A CAT Number theory question that appears in the Quantitative Aptitude section of the CAT Exam broadly tests an aspirant on the concepts - Factors, Factorials, HCF and LCM, Base System & Remainders. In CAT Exam, one can generally expect a few questions from CAT Number Systems. CAT Number Systems is an important topic in the CAT Exam. Inside this vast topic, Factorials is tested frequently. You can expect approx 1 question involving CAT factorials. As an aside, Factorials is also useful in CAT Permutation and Combination. Make use of 2IIMs Free CAT Questions, provided with detailed solutions and Video explanations to obtain a wonderful CAT score. If you would like to take these questions as a Quiz, head on here to take these questions in a test format, absolutely free.
A number n! is written in base 6 and base 8 notation. Its base 6 representation ends with 10 zeroes. Its base 8 representation ends with 7 zeroes. Find the smallest n that satisfies these conditions. Also find the number of values of n that will satisfy these conditions.
Given N is a positive integer less than 31, how many values can n take if (n + 1) is a factor of n!?
How many values can natural number n take, if n! is a multiple of 7^{6} but not 7^{9}?
How many values can natural number n take, if n! is a multiple of 2^{20} but not 3^{20}?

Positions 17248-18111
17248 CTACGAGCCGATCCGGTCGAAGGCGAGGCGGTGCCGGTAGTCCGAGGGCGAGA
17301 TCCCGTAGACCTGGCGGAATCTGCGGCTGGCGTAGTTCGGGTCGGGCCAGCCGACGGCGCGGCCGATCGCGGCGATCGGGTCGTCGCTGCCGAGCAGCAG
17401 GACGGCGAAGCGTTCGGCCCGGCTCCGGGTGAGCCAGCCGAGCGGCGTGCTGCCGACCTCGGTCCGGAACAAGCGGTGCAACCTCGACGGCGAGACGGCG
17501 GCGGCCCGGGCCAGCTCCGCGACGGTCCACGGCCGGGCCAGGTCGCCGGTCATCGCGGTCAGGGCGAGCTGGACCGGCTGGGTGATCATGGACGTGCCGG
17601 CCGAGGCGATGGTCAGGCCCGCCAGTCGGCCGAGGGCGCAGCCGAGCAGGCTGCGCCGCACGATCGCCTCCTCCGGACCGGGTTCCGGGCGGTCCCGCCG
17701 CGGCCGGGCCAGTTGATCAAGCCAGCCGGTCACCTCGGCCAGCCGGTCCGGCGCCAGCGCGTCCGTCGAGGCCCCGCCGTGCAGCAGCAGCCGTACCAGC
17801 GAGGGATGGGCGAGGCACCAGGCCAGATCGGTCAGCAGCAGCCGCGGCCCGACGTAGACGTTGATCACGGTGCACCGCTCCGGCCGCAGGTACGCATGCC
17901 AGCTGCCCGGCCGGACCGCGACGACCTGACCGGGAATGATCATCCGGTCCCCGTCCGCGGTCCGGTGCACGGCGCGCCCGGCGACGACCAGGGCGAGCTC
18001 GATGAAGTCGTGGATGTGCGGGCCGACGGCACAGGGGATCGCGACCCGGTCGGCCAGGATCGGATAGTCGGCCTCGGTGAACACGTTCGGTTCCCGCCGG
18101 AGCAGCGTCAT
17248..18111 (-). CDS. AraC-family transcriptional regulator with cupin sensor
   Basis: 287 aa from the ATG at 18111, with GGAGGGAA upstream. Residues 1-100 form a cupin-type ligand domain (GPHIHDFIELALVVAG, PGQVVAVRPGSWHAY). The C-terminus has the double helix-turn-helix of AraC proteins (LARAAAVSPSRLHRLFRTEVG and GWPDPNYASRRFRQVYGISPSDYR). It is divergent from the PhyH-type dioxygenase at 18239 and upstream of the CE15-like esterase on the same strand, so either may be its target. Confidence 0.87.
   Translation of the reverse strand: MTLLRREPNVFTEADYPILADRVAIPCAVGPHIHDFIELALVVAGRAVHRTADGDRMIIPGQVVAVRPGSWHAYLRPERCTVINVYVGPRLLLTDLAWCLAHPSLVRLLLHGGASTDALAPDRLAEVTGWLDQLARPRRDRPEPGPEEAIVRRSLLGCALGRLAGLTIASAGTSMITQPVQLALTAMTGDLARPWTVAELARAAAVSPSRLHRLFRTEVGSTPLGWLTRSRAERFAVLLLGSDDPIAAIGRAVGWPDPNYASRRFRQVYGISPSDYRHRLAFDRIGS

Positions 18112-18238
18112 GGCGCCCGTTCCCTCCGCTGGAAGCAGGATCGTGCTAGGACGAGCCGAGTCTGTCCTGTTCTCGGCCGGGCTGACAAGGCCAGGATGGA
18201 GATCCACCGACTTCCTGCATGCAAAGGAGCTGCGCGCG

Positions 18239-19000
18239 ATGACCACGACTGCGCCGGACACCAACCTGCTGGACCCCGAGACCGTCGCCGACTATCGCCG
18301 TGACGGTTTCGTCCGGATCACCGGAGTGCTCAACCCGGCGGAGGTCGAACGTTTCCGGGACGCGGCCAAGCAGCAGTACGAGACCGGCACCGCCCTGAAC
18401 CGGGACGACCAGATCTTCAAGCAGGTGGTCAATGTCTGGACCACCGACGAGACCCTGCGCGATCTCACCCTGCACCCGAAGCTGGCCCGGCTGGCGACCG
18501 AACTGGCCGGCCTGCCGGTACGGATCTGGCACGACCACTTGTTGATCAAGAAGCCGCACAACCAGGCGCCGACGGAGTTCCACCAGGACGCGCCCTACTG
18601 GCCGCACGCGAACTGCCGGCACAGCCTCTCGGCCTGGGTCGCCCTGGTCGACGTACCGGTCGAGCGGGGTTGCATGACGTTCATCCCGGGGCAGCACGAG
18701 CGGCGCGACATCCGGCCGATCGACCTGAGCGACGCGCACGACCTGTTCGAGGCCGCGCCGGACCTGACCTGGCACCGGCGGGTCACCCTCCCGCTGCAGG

How many trailing zeroes (zeroes at the end of the number) does 60! have?
What is the highest power of 12 that divides 54!?
Find the least number n such that no factorial has n trailing zeroes, or n + 1 trailing zeroes or n + 2 trailing zeroes.
When 40! is expressed in base 8 form, what is the last non–zero digit in the base 8 expansion?
Let K be the largest number with exactly 3 factors that divide 25! How many factors does (k – 1) have?
The Questions that follow, are from actual CAT papers. If you wish to take them separately or plan to solve actual CAT papers at a later point in time, It would be a good idea to stop here.
For some natural number \(n\), assume that \((15,000)\) ! is divisible by \((n !) !\). The largest possible value of \(n\) is
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